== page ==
# Solving a triangle given two side lengths and the measure of a non-included angle

Let's say given an angle A = 46 °, side a = 2.29 and b = 2.71

I figured that the angle B = 58.4 by saying:

$$B = \sin^{-1} \left(\frac{ 2.71 \sin{46^{\circ}}}{2.29}\right)=58.4^{\circ}$$

But I think that angle C is incorrect:

$$C = \sin^{-1} \left(\frac{2.29 \sin{58.4^{\circ}}}{2.71}\right)=46.03^{\circ}$$

Someone who can help me? what do I do wrong and how should it be done?

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You can find sine of angle $B$ using sine rule: $sin\beta=(2.71\cdot sin46)/2.29=0.85 \Rightarrow \beta=58.35$. You got this correctly. Now, using the fact that sum of angles in triangle is 180 degrees, you get angle $C=180-46-58.35=75.65$ (all angles are in degrees).

Once you have two angles, there's no need to re-use sine rule. Calculation is more complicated and you can make a mistake more easily.

If you want to calculate sides of triangle, use cosine rule.

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Thanks! :D ah 180 ! – user1022734 Feb 6 '12 at 12:52
There's a second solution that you didn't account for. – Isaac Feb 6 '12 at 16:37

While the other answers have covered the basic use of the Law of Sines, they've all missed a critical point: there are two triangles that fit your given information. Here is the triangle you've found:

But, when you're solve $\sin B=\frac{b\sin A}{a}$, there are two solutions that could be angles in a triangle, $B_1=\arcsin\left(\frac{b\sin A}{a}\right)$ (the one you found) and $B_2=180°-\arcsin\left(\frac{b\sin A}{a}\right)$. Using this second possible measure for $B$ won't always yield a triangle, but in this case it does:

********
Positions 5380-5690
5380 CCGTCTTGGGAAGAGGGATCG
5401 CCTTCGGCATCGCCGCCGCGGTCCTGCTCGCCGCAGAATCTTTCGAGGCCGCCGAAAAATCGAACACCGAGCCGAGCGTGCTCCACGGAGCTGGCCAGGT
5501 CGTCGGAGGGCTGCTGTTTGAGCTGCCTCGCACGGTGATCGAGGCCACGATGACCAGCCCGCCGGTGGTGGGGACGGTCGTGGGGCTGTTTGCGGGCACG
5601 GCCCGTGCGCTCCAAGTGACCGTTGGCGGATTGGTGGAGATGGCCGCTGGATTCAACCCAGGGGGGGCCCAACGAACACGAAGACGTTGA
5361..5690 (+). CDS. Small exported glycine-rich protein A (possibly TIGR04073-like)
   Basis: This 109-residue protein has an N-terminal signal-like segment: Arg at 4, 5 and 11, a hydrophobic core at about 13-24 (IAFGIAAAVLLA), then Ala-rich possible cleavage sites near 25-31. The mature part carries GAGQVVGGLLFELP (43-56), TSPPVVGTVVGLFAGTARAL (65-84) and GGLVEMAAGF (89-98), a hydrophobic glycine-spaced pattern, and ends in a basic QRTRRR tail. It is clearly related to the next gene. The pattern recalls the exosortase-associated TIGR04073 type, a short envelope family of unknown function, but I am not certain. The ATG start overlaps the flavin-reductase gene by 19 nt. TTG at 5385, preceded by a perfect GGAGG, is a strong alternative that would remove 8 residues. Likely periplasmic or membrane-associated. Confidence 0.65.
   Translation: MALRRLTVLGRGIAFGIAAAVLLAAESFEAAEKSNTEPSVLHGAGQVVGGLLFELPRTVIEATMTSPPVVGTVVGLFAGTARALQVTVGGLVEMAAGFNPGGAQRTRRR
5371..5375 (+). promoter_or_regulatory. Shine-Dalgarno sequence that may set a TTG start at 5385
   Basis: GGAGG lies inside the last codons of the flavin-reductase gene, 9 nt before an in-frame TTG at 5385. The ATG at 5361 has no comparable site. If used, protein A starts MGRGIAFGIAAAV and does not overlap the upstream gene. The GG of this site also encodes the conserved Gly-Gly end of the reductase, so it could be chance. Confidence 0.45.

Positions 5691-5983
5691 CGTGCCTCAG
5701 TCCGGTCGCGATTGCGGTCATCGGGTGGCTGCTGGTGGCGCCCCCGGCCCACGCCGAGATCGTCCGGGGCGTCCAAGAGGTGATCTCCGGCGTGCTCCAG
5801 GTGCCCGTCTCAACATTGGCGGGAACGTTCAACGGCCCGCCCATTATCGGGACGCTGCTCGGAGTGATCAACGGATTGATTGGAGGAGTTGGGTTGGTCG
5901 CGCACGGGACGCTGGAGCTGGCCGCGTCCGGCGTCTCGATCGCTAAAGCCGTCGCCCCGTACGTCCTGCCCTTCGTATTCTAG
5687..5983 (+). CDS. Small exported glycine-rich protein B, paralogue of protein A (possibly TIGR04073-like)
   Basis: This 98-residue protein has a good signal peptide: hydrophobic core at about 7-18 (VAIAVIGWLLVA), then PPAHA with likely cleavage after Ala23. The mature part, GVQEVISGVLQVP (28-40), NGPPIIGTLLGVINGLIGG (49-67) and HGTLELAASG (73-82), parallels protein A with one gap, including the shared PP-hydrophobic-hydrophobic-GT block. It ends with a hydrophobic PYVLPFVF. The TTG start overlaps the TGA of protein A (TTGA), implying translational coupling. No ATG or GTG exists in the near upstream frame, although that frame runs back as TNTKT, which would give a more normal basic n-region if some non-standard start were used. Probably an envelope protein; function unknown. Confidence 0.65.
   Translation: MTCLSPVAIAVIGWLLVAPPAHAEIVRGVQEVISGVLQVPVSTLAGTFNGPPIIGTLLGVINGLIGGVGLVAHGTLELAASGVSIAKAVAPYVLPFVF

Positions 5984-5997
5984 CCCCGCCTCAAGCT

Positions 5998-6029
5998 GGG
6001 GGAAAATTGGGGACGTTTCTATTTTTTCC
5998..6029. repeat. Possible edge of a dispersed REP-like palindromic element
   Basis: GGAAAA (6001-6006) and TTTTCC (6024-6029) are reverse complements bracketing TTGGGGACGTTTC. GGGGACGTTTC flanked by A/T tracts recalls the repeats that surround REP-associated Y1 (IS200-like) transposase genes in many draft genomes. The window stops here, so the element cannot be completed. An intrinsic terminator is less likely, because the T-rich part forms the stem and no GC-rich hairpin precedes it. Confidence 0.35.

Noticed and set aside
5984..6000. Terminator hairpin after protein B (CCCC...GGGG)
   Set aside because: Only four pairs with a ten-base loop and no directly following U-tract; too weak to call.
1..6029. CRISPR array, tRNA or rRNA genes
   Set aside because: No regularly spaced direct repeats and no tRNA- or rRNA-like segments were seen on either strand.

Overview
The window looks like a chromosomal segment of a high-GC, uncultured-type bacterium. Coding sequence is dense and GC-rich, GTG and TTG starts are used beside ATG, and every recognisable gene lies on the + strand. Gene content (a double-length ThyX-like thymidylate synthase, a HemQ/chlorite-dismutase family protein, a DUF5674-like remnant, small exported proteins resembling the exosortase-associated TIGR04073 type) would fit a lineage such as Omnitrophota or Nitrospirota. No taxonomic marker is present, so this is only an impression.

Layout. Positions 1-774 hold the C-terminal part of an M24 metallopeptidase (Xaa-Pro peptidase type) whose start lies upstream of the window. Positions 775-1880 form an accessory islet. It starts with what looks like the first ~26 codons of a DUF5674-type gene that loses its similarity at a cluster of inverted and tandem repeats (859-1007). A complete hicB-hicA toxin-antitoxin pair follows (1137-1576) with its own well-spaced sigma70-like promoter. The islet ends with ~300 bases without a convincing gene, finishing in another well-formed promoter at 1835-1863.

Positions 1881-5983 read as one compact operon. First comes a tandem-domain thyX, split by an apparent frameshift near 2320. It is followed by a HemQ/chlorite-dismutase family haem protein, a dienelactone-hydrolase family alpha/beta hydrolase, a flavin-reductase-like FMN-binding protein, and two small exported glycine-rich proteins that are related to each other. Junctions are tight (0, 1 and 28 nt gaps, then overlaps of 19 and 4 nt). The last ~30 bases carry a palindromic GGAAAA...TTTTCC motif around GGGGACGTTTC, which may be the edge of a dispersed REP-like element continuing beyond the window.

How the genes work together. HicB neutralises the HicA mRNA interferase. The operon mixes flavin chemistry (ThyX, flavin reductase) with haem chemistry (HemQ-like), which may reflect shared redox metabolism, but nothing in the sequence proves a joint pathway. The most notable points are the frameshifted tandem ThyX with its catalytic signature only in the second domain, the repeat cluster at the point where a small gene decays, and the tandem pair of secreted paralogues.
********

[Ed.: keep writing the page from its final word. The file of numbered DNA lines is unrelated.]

Here are both triangles pictured together:

This issue with the Law of Sines, sometimes called the "ambiguous case," is almost certainly what the picture in your question here is about.

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Can't believe I missed that. – Lazar Ljubenović Feb 6 '12 at 16:54

According to Sine Law :

$$\frac{b}{\sin \beta} =\frac{a}{\sin \alpha} \Rightarrow \beta = \arcsin \left(\frac{b\cdot \sin \alpha}{a}\right)$$

Once you find angle $\beta$ you can calculate $\gamma$ from :

$$\gamma = 180° - (\alpha + \beta)$$

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There's a second solution that you didn't account for. – Isaac Feb 6 '12 at 16:37

Your application of the sine rule to get $C$ is incorrect. It should be

$$\frac{\sin C}{\sin A} = \frac{c}{a}$$

but you wrote

$$\frac{\sin C}{\sin A} \overset{?}{=} \frac{a}{b}$$

The correct angle can be worked out from the sum of angles, as pointed out in the other answers.

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There's a second solution that you didn't account for. – Isaac Feb 6 '12 at 16:37